Originally designed as two separate structures, it was redesigned in 1899 as a single structure with kitchen-restaurant and laundry-bathhouse components, and was subsequently completed in 1901. , The current complex was designed by Edward Lippincott Tilton and William A. Boring, who performed the commission under the direction of the Supervising Architect for the U.S. Treasury, James Knox Taylor. The current south side was composed of island 2, created in 1899, and island 3, created in 1906. , The remnants of Fort Gibson still exist outside the main building.  Those who were admitted often met with relatives and friends at the Kissing Post, a wooden column outside the registry room.  Their plan, submitted in 1898, called for structures to be located on both the northern and southern portions of Ellis Island.  The room was used for primary inspections.  The allocations were not received until the late 1920s.  In 1911, Williams alleged that Congress had allocated too little for improvements to Ellis Island, even though the improvement budget that year was $868,000.  As Chicago surgeon Eugene S. Talbot wrote in 1898, "crime is hereditary, a tendency which is, in most cases, associated with bodily defects. , In 2008, by act of Congress and despite opposition from the NPS, the museum's library was officially renamed the Bob Hope Memorial Library in honor of one of the station's most famous immigrants, comedian Bob Hope.  It is made of a steel frame and terracotta blocks, with a limestone base and a facade of brick in Flemish bond. , The recreation hall is a two-story building with a limestone base, a facade of brick in Flemish bond, a gable roof, and terracotta ornamentation.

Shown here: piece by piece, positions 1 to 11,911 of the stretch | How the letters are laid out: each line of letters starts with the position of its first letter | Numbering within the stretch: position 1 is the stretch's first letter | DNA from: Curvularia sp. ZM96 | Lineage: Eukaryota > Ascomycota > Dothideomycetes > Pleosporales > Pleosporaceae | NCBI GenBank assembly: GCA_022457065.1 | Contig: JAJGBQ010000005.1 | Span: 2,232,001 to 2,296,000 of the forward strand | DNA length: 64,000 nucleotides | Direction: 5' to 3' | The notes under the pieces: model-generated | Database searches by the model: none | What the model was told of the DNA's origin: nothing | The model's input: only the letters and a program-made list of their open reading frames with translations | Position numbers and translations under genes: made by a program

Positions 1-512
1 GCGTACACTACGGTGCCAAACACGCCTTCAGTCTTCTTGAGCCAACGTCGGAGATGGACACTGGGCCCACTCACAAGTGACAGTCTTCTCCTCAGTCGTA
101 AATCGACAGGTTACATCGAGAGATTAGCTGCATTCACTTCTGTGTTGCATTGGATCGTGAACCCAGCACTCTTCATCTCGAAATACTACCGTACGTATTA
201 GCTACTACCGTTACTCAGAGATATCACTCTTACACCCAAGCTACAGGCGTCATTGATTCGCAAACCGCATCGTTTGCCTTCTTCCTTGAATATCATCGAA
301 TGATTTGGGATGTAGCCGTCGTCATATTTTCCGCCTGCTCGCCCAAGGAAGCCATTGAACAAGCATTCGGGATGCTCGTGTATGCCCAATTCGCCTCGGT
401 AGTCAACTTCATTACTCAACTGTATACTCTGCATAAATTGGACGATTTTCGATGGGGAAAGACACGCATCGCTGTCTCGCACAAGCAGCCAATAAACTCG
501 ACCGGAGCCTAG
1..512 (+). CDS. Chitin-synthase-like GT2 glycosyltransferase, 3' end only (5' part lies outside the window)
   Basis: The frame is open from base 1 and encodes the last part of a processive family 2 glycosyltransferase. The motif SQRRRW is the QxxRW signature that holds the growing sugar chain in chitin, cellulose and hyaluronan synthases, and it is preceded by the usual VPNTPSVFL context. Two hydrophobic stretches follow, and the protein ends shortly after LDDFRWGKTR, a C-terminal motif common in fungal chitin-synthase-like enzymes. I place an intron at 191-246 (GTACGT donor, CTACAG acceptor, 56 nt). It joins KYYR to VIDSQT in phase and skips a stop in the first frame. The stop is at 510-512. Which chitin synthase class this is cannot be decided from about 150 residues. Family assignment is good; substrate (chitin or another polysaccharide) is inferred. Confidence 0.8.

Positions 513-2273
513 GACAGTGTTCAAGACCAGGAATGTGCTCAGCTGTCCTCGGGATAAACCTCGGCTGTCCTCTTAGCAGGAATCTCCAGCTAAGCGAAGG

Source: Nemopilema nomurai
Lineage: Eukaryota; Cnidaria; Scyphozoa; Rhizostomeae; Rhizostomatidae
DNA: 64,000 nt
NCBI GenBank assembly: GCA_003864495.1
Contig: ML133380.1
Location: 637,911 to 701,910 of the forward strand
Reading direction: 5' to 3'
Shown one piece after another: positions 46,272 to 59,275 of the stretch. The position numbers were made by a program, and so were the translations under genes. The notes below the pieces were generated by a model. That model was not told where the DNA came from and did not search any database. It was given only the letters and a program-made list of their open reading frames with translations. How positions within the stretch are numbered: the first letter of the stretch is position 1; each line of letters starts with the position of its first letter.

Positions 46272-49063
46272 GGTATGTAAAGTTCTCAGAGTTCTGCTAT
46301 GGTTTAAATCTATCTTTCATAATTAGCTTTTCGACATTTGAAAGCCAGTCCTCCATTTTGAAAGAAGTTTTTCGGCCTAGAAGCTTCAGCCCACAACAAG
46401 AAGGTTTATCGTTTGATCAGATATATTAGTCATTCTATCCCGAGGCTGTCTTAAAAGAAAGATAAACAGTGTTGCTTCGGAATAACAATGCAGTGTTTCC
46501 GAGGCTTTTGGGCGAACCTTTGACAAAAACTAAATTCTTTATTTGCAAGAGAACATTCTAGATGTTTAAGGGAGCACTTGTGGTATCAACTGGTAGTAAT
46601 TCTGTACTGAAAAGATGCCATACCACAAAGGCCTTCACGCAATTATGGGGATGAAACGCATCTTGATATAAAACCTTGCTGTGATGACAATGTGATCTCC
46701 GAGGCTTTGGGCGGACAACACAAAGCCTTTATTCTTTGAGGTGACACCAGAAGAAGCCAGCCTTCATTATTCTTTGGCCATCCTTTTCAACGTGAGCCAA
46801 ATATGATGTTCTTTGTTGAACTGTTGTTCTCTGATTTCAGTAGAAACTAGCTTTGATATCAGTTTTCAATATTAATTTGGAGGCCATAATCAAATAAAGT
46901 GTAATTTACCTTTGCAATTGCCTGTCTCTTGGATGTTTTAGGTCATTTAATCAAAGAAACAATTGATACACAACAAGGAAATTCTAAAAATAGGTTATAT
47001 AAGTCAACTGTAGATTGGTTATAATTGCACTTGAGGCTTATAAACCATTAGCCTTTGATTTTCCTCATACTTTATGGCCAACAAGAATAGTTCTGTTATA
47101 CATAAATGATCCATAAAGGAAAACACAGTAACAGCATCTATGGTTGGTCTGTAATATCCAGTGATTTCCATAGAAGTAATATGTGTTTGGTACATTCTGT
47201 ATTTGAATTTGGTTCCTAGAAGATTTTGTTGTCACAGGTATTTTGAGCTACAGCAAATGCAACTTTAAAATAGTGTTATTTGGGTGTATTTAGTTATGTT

On all four sides of the room, above the level of the third floor, is a clerestory of semicircular windows. , The building is mostly rectangular except for its northern annex and contains an interior courtyard, skylighted at the second floor. In the line inspection, the immigrants were split into several single-file lines, and inspectors first checked for any visible physical disabilities.  Ellis died in 1794, and as per his will, the ownership of Ellis Island passed to his daughter Catherine Westervelt's unborn son, who was also named Samuel.  However, immigrants were exempt from deportation if they had close family ties to a U.S. permanent resident or citizen, or if they were seamen.  The contest rules specified that a "main building with annexes" and a "hospital building", both made of fireproof materials, should be part of each nomination.  It included reception rooms, offices, and a staff kitchen on the first floor; nurses' quarters and operating rooms on the second floor; and additional staff quarters on the third floor.  Among members of the United States Congress, there were disputes about whether to build the station on Ellis, Governors, or Liberty Islands.  Through its fundraising arm, the Statue of LibertyEllis Island Foundation, Inc., the group eventually raised more than $350 million in donations for the renovations of both the Statue of Liberty and Ellis Island.  Like the kitchen and laundry, it was completed in 1901. [e] Since Castle Clinton's lease was about to expire, Congress approved a bill to build an immigration station on Ellis Island.  Final inspections were now instead conducted on board ships in New York Harbor.  The native Mohegan name for the island was "Kioshk", meaning "Gull Island", in reference to Ellis Island's former large population of seagulls.  However, despite a request for $5.6 million in appropriations in 1921, aid was slow to materialize, and initial improvement work was restricted to smaller projects such as the infilling of the basin between islands 2 and 3. Ellis Island is in Upper New York Bay, east of Liberty State Park and north of Liberty Island. , The main building opened as a museum on September 10, 1990.  The museum contains several exhibits across three floors of the main building, with a first-floor expansion into the kitchen-laundry building. Additionally, a ferry slip with breakwater was built to the south of Ellis Island. The first floor contained recreational facilities, while the second floor was used mostly for offices.  After the immigration station closed, the powerhouse deteriorated and was left unrepaired until the 1980s renovation. The administration building is smaller but also 3.5 stories.  The peak year for immigration at Ellis Island was 1907, with 1,004,756 immigrants processed, and the all-time daily high occurred on April 17 of that year, when 11,747 immigrants arrived. This consisted of interrogations conducted by U.S. All structures were designed by James Knox Taylor in the Italian Renaissance style and are distinguished by red-tiled hip roofs, roughcast walls of stucco, and ornamentation of brick and limestone.  Within three days of the fire, the federal government made plans to build a new, fireproof immigration station. , The current island is shaped like a "C", with two landmasses of equal size on the northeastern and southwestern sides, separated by what was formerly a ferry pier. On April 21, 1794, the city deeded that land to the state for public defense purposes. , Initial immigration policy provided for the admission of most immigrants to the United States, other than those with mental or physical disabilities, or a moral, racial, religious, or economic reason for exclusion.  The first floor's east wing also contained a railroad waiting room and medical offices, though much of the wing was later converted to record rooms.  A one-and-a-half-story ice plant on the northern elevation was built between 1903 and 1908, and was converted into a ticket office in 1935. , Immigration commissioner William Williams made substantial changes to Ellis Island's operations, and during his tenure from 1902 to 1905 and 19091913, Ellis Island processed its peak number of immigrants.  The facilities proved barely able to handle the flood of immigrants that arrived, and as early as 1903, immigrants had to remain in their transatlantic boats for several days due to inspection backlogs.  Other attempts at redeveloping the site, including a college, a retirement home, an alcoholics' rehabilitation center, and a world trade center were all unsuccessful. , The southern side of Ellis Island, located across the ferry basin from the northern side, is composed of island 2 (created in 1899) and island 3 (created in 1906). The roof's northwest corner contains a one-story extension. A small part of Ellis Island from "the soil from high to low waters mark around Ellis's Island" was owned by the city. From 1892 to 1924, about 14.28 million people passed through the Port of New York.  The south elevation of the first floor contains the current immigration museum's main entrance, approached by a slightly sloped passageway covered by a glass canopy.  As during World War I, the facilities were used to detain enemy soldiers in addition to immigrants, and the hospital was used for treating injured American soldiers. , Following the fire, passenger arrivals were again processed at the Barge Office, which was soon unable to handle the large volume of immigrants.  The structure was completely restored in 2007.  During construction, most of the old Battery Gibson buildings were demolished, and Ellis Island's land size was almost doubled to 6 acres (2.4ha). , With the start of World War II in 1939, Ellis Island was again utilized by the military, this time being used as a United States Coast Guard base. There are cornices below the second and third stories. The recreation shelter, a one-story brick pavilion, is located directly to the east.  By 2019, the wall was mostly full and only five panels remained to be inscribed.  Initially, only parts of three buildings were open to visitors. , The Internal Security Act of 1950 barred members of communist or fascist organizations from immigrating to the United States.  The NPS held a competition for proposals to redevelop the south side in 1981 and ultimately selected a plan for a conference center and a 250-to-300-room Sheraton hotel on the site of the hospital.  Following the Immigration Act of 1924, primary inspection was moved to New York Harbor, and Ellis Island only hosted immigrants that were to be detained or deported. Those with serious contagious diseases (such as cholera and typhus) were quarantined at Hoffman Island or Swinburne Island, two artificial islands off the shore of Staten Island to the south. It has a facade of brick in English and stretcher bond. , In the 1970s, the NPS started restoring the island by repairing seawalls, eliminating weeds, and building a new ferry dock. Narratives of Transformation at Ellis Island and the Lower East Side Tenement Museum", "Ellis Island, Inc.: The Making of an American Site of Memory", "National Register of Historic Inventory Nomination Form For Federal Properties: Ellis IslandStatue of Liberty National Monument", "MEDICAL INSPECTION OF IMMIGRANTS AT ELLIS ISLAND, 18911924", Ellis Island: Blocks 9019 thru 9023, Block Group 9, Census Tract 47, Hudson County, NJ; and Block 1000, Block Group 1, Census Tract 1, The Ellis Island Experience Articles, Documents and Images Gjenvick-Gjnvik Archives, Newspaper articles and clippings about Ellis Island at Newspapers.com, History and Photos of Ellis Island Baggage & Dormitory Building, Immigration Reform and Control Act (1986), Illegal Immigration Reform and Immigrant Responsibility Act (IIRIRA) (1996), Nicaraguan Adjustment and Central American Relief Act (NACARA) (1997), American Competitiveness and Workforce Improvement Act (ACWIA) (1998), American Competitiveness in the 21st Century Act (AC21) (2000), Legal Immigration Family Equity Act (LIFE Act) (2000), Trump administration family separation policy, U.S.  In 1959, real estate developer Sol Atlas unsuccessfully bid for the island, with plans to turn it into a $55 million resort with a hotel, marina, music shell, tennis courts, swimming pools, and skating rinks.  It had linen, laundry, and disinfecting rooms; a boiler room; a morgue with autopsy room; and quarters for the laundry staff on the second floor.  One of the last detainees was the Indonesian Aceh separatist Hasan di Tiro who, while a student in New York in 1953, declared himself the "foreign minister" of the rebellious Darul Islam movement and was subsequently stripped of his Indonesian citizenship and held as an "illegal alien".  Following each examination, inspectors used chalk to draw symbols on immigrants who were suspected to be sick.  On May 20, 2015, the Ellis Island Immigration Museum was officially renamed the Ellis Island National Museum of Immigration, coinciding with the opening of the new Peopling of America galleries in the first floor of the kitchen-laundry building.